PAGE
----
*   *   *

If the Yangtze valley were to be a country it would be the second most populous in the world, after India. Out of all the people in the world, one in twelve lives in the river’s watershed. There are almost 500 million people whose homes and workplaces are scattered along the miles of river cliffs and mud banks between the Tibetan Plateau and the East China Sea. And although two other rivers, the Nile and the Amazon, are marginally longer, their importance—social, economic, even cultural—is almost nothing by comparison.

The Mississippi-Missouri might seem a real rival, for length, power, industrial might; and yet there is a signal difference, for Old Glory exerts none of the popular unifying power over America that the Yangtze does for China. A man in San Francisco feels precious little for the river that he or his ancestors might once have crossed to get to his present home; by contrast a man in Canton knows only too well the power and the might of the river that he or his forebears crossed in their sampan or their wupan to bring him eventually from the heartland to the coast.

Even from where I lived down on that southern coast, a thousand miles away, it is impossible to be unaware of the Yangtze’s presence, of the import of this slumbering dragon of a river. It has a commanding existence, a lowering geographical reality. It was easy to be captivated by its power and stern visage: and for many years before the morning when I first gazed down at Wang Hui’s masterpiece, I had indeed been captivated, quite truly. I had wanted to write about the Yangtze almost from the first moment I caught sight of it.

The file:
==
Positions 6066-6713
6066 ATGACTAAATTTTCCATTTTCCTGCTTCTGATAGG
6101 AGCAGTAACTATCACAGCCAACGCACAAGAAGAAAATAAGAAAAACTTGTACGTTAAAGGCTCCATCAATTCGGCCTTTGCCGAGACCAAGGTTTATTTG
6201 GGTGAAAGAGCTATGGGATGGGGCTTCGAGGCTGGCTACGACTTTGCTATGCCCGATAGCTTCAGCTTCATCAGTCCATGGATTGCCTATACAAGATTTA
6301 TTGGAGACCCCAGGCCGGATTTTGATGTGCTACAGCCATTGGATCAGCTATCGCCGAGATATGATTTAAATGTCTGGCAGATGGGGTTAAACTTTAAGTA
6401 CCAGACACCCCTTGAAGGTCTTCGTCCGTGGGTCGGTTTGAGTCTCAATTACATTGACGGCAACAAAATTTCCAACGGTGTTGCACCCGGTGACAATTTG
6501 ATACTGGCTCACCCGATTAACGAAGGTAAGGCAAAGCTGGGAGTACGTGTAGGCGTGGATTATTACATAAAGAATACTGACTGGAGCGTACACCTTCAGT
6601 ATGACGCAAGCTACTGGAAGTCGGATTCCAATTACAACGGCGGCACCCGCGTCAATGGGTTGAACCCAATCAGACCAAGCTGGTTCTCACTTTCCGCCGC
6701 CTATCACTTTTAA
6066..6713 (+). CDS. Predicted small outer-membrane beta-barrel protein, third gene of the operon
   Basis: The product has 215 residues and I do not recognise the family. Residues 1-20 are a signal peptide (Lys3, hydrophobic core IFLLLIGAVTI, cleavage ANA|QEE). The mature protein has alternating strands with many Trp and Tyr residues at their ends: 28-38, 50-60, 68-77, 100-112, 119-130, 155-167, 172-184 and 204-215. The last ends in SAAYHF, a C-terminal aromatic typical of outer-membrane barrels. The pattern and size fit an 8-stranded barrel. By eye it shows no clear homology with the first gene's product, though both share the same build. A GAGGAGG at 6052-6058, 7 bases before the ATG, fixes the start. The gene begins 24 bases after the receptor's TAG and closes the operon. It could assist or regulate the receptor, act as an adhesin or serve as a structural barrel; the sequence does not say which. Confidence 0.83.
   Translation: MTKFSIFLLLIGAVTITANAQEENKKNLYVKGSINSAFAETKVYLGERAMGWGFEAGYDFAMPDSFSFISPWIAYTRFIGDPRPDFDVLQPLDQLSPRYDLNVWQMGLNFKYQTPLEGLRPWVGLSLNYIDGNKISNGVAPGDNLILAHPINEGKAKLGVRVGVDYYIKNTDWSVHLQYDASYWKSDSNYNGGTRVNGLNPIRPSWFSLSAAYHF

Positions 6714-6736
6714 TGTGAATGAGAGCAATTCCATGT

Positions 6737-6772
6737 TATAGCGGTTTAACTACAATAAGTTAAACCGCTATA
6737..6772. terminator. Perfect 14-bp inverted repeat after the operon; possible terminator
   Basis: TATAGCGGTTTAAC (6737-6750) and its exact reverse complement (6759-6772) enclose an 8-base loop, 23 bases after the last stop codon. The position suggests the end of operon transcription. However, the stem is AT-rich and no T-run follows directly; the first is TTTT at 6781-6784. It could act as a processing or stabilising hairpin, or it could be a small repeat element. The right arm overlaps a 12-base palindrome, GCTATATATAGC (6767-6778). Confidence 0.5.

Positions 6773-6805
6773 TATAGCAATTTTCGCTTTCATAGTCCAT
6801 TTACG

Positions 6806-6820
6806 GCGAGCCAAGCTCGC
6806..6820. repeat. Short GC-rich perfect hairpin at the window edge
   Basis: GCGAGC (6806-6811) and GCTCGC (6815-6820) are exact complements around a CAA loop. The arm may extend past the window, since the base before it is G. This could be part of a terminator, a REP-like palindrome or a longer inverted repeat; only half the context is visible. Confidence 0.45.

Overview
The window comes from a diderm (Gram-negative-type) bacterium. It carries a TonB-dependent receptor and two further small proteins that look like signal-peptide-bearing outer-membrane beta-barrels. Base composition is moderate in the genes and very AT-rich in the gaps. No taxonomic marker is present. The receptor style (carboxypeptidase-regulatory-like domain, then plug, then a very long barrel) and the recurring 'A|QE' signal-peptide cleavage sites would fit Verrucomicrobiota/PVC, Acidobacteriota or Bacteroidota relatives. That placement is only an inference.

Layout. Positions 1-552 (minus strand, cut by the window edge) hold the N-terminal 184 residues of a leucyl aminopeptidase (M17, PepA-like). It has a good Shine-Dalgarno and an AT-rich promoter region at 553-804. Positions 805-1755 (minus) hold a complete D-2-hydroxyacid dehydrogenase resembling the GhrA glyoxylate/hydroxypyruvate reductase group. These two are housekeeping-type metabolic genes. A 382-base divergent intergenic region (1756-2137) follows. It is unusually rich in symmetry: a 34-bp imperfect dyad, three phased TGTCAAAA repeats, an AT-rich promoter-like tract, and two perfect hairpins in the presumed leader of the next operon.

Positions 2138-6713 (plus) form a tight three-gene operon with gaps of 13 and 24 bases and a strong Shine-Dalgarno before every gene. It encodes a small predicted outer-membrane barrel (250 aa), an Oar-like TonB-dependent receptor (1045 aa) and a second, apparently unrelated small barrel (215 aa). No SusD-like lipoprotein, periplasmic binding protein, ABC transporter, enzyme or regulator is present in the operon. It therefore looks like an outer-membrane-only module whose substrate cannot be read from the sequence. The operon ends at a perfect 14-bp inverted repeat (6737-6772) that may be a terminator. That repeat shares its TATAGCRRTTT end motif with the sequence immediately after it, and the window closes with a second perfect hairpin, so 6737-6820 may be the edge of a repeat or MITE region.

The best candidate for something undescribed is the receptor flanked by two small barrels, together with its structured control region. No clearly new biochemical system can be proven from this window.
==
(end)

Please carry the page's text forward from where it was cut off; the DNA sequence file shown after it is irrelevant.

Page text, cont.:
*   *   *

But if the kernel of an idea of writing an account of this great river was there, then how best exactly to write it remained a problem. Except that as I studied the picture before me that day, and looked ever more closely, an idea occurred to me. Something about the picture seemed unusual—something about its construction, its composition. It was something that hinted at a way to explore the river, a way to write the book. Perhaps, I thought, if I could actually find his picture, if I could see the original, the full-size version of the fragment that was so tantalizingly displayed in Sherman Lee’s great book—if I could see the entire thing in its pristine state, then it might provide the clue. But how to see the picture? Where exactly was it?

The caption gave the name: H. C. Weng Collection, New Hampshire. A couple of phone calls—one to the publisher, another to the Department of Asian Art at the Metropolitan Museum of Art—brought a further name, Wan-go Weng, and the vague thought from one of the Metropolitan’s staff that he did indeed live in New Hampshire, quite probably near a university town. But as to exactly where, infinite regrets, no idea.